Monday, February 9, 2015

Excuses and Disclaimers

Perhaps you've heard someone tell you that you should never make excuses for your performance. Right?


Here is what I think of as both the up side and the down side of the recordings that generally inhabit pianonoise.

First, I make most of the recordings myself. I have what is some relatively low-end equipment. I use a digital recorder I bought for 300 dollars about 12 years ago and which still somehow runs despite being in pieces! I have a pair of 300-400 dollar microphones and two stands and cables to connect everything.

The nice thing about all this is that I can make a recording pretty much any time I want to. I am on a fairly tight schedule with all the choir and band rehearsals that festoon my week, as well as church services, meetings, gigs and concerts, but I am usually on the clock in the evenings which leaves the morning free to make a recording or two. I am able to do this in the sanctuary of the church where I am organist and pianist, and thus have the use of a very nice organ and 7 foot Steinway piano. Most of the time the sanctuary is empty. When it's in use, there is a good chance I'm in use along with it, since I play for all of the groups that rehearse there regularly. This gives me some flexibility and flexibility is good.

What drives my choice of music is often what I am going to play on Sunday morning. This is certainly true of the organ part of the catalog but also frequently the piano as well, since I play that instrument on Sunday mornings which some regularity, including for opening voluntaries and offertories (and postludes). In these cases, I choose what will work for a particular service based on a variety of factors, and what winds up being online is simply what the sum total of all those decisions over time has been. But much of the piano side (and some of the organ music) winds up being extra-curricular, meaning I just felt like recording those pieces. In that case I have to fit any practice time (often there isn't any, or very little) and the time to record in and among the pieces I'm playing for church or for a concert or that have some deadline that other people will notice.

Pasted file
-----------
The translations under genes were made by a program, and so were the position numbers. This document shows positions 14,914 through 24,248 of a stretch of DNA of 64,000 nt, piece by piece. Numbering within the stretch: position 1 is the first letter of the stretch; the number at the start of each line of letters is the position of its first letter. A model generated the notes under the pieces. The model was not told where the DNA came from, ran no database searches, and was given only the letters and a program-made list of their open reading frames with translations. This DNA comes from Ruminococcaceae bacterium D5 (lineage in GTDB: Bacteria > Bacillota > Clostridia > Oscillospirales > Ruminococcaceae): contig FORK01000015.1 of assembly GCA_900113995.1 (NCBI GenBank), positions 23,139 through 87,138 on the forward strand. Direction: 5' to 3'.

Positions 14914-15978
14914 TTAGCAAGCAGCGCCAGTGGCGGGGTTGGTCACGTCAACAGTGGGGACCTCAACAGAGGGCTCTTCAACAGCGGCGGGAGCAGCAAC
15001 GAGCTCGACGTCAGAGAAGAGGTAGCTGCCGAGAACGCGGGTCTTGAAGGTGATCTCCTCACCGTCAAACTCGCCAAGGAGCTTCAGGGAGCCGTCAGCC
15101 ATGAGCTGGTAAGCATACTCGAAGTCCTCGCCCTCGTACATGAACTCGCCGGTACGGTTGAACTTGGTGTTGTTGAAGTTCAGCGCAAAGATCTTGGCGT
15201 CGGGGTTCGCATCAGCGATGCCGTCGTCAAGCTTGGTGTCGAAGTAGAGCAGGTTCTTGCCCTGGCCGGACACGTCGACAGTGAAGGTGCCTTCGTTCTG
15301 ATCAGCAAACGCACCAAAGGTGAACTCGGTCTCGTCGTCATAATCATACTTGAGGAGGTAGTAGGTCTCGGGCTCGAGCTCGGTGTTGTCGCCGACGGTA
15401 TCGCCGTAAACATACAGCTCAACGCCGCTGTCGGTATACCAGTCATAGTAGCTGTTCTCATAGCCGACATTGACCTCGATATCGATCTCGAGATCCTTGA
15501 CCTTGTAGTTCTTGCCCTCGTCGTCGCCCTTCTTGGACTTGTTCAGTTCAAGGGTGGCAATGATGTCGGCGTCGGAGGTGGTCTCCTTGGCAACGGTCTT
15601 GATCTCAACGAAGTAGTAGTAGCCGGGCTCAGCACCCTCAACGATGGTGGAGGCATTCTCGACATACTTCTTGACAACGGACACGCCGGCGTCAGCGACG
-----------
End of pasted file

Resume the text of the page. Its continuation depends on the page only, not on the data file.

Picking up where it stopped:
In either case, I'm often going through a lot of music in a short period of time, which means that on average the music you hear has only had about three days practice before it hit the microphone. That's not likely to produce the best possible interpretation, nor even the best technical grasp, and yet I've gotten pretty quick about learning many a piece, and, I have a couple of helps.

The first is that I can do several takes, so if I'm still actually learning the piece 'on microphone' --which happens, sometimes, I can get it right by the end. Usually I do about 3 or 4, no more. And I have the ability to edit the recordings, which I do to some extent. Really, though, if a fairly short piece of music (5 min. or less) needs more than a handful of edits it isn't worth it. I don't know the piece well enough and I'll try it again later. Some of the piece you are hearing are exactly as I played them with no edits at all, and others have a few. Many of them contain edits that shortened the original pauses during sections when I was flipping music around on the organ, which is why you almost never hear any page turning noises during a recording. It isn't because I've memorized everything.  I memorize pretty fast, but if it takes me 3 days to memorize a piece I'll record it in two! (that's another discussion). Another thing I can get rid of through editing are building noises, such as when the roof creaks or when a truck drives by loudly.

Generally I have only one day to record, and if I'm not in the best playing shape that day, too bad! Which brings me to one thing I'm proud of. Sure, I don't always get the sound right, or play exactly the way I'd like. But there's this:

You aren't listening to my highlight reel, the way a concert artist sometimes puts a few pieces on their site representing them at their very best. You also aren't getting  pieces I've known for years practiced for months, recorded by professionals using thousands of dollars of equipment and edited thousands of times. But you are getting my playing, every week. Each week I post something new on short notice. It's the best I can do consistently, the way I sound all the time, busy schedule and all.

And you know, from that angle It isn't too bad!

No comments:

Post a Comment

I don't bite...mostly.